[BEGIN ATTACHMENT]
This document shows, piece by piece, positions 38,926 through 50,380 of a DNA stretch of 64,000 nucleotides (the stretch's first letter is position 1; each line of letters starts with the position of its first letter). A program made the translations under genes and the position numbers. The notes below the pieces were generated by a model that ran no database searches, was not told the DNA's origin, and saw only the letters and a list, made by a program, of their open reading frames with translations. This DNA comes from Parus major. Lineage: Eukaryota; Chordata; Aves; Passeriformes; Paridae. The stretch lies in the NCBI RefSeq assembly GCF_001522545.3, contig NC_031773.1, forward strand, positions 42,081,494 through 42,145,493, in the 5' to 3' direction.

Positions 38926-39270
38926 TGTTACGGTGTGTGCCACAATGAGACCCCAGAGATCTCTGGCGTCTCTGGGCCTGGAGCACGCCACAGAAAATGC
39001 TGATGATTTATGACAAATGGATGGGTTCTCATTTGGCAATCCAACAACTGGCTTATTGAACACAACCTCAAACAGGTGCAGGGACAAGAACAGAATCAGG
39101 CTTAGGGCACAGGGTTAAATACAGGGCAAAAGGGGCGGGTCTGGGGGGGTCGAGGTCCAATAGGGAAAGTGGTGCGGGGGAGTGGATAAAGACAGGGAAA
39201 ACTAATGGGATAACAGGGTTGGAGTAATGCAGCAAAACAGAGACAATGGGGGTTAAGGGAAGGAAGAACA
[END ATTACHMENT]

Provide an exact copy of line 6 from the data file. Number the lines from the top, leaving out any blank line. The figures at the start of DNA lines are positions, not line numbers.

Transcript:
39201 ACTAATGGGATAACAGGGTTGGAGTAATGCAGCAAAACAGAGACAATGGGGGTTAAGGGAAGGAAGAACA